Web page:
Welcome to your living room, the latest battleground for tech companies vying for your allegiance. What started as Amazon staking its claim with the Echo line of smart speakers now includes competition from Google and Apple, too. It's not just tiny smart speakers, either -- all three companies have launched Hi-Fi systems in the past few months in an attempt to appeal to audiophiles. But while the Sonos One with Alexa and the Apple HomePod have mustered a ton of press since their debuts, the Google Home Max hasn't picked up quite as much traction.
It's not that the Home Max is underwhelming -- it's just that the Sonos One is surprisingly affordable, while the HomePod launched to much fanfare because it's Apple's first foray into the smart-speaker space. For its part, Google has focused on extolling the benefits of machine learning in the Home Max. This time it's being marketed as Smart Sound, and it's the special sauce that enables the Max to tune itself to any room. But it's still a work in progress, and whether it's doing anything that's discernible to the human ear is up for debate.
How Smart Sound works
Smart Sound has as much to do with the hardware as the machine-learning engine that's programmed into it.
Smart Sound is often referred to as what makes the Google Home Max speaker "smarter" than its smaller siblings, the Home and Home Mini, but that hardly explains what's happening under the hood.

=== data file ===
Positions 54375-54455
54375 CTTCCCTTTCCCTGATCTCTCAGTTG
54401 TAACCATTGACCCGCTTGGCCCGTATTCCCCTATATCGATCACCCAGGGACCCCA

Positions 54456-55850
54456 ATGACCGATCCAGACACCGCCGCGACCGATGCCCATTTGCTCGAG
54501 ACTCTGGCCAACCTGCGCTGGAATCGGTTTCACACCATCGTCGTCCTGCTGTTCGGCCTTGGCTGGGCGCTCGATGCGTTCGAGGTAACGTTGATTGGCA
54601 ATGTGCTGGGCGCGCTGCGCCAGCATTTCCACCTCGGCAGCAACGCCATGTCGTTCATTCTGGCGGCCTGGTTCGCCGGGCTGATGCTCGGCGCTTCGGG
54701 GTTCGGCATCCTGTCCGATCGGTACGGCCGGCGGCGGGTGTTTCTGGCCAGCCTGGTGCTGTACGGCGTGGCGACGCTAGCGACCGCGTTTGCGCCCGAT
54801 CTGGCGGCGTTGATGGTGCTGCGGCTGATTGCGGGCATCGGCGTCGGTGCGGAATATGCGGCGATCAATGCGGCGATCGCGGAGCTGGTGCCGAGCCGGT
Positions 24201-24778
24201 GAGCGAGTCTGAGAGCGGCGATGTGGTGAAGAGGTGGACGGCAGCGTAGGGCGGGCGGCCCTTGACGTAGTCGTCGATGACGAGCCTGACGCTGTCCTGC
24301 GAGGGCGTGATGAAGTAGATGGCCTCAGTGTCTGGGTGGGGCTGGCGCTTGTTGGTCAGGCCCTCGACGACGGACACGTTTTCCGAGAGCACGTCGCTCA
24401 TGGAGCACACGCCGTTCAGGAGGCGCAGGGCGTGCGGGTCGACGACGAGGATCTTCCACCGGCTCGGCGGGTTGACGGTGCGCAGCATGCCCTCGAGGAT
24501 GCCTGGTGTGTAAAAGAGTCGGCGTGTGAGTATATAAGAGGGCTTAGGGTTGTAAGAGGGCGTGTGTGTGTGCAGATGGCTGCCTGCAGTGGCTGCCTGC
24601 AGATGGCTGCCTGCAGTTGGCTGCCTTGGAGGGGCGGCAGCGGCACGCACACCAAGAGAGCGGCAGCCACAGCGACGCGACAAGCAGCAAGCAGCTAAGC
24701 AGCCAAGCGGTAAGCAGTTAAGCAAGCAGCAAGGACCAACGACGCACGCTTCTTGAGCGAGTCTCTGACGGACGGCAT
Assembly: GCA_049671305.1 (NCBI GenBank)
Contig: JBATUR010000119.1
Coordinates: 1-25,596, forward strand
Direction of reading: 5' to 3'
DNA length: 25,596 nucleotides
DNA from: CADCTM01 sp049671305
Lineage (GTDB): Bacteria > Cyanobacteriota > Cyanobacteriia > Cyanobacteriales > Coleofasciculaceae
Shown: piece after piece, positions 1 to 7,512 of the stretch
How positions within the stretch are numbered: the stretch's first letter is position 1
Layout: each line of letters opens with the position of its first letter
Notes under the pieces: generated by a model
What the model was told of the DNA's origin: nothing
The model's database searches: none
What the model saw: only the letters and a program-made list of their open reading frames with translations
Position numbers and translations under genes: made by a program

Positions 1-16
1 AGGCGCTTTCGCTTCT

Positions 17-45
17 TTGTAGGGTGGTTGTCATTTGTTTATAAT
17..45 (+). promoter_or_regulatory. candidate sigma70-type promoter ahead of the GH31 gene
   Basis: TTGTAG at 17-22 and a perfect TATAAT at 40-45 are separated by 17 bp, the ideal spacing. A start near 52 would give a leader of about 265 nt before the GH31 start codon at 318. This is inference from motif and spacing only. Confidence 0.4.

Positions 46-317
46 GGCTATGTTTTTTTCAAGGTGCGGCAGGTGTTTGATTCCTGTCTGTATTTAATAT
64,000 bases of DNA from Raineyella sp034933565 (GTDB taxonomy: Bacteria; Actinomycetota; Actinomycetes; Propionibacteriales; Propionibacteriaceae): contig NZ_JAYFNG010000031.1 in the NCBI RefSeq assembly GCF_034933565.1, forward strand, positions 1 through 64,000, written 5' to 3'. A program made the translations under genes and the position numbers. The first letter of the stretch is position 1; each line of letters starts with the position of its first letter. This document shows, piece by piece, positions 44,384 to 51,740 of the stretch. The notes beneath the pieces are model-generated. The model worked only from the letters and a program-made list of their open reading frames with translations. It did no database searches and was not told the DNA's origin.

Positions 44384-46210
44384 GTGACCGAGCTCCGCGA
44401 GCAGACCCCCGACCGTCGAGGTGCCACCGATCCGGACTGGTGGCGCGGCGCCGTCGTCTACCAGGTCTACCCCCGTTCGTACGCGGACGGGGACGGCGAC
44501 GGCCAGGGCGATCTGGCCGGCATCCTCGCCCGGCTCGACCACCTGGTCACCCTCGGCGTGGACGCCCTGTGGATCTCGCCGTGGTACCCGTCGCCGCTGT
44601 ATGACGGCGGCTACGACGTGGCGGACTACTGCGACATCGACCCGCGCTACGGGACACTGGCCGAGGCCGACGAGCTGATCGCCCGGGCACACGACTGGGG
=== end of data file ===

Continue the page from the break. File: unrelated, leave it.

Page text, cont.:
Smart Sound's main component is a feature called Room EQ, which was designed to help mitigate muddled sound resulting from nearby walls and objects. Room EQ uses each of the Max's six onboard microphones to measure the low frequencies of the music playing. Those measurements are then fed to a machine-learning model that adjusts the bass output so that the sound is balanced relative to its environment.
Room EQ is made possible entirely by a machine-learning algorithm, which Google trained by placing the device in thousands of different demonstration rooms and real-life homes provided by the employees enrolled in the company's "dogfooding" program. "We collected an immense amount of data throughout the whole product development cycle," explained Frances Kwee, the lead acoustics engineer, who helped design the microphone and speaker systems on the Home Max. This data was used to help determine everything about the Max, including how it performed in different temperature environments and whether it could still hear commands at the loudest volume.
Even tuning the speaker's sound involved hard quantitative data. "Having a seamless listening window for the Google Home Max required a lot of measurements from different angles, different heights," said Kwee. "No one just stands in front of the speaker. People are walking around and living their life in their home, and we wanted to make sure it sounded balanced no matter what angle you're at in front of the Google Home Max."
Some audio professionals aren't entirely sold on the idea of machine learning as the cure-all for bad room acoustics. Ethan Winer, author of The Audio Expert: Everything You Need to Know About Audio, compares the Max's Smart Sound feature to digital room correction (DRC), which relies on the same concept of digital filters to help reduce noise and increase fidelity. "It can help a little bit, but there's a lot of things it can't help. There's nothing you can do electronically inside a box to counter echoes -- echoes happen outside the box," he explained. "There's also a thing called 'nulls,' where certain frequencies get canceled out because of room acoustics, and there's nothing these things can do to fix that, either."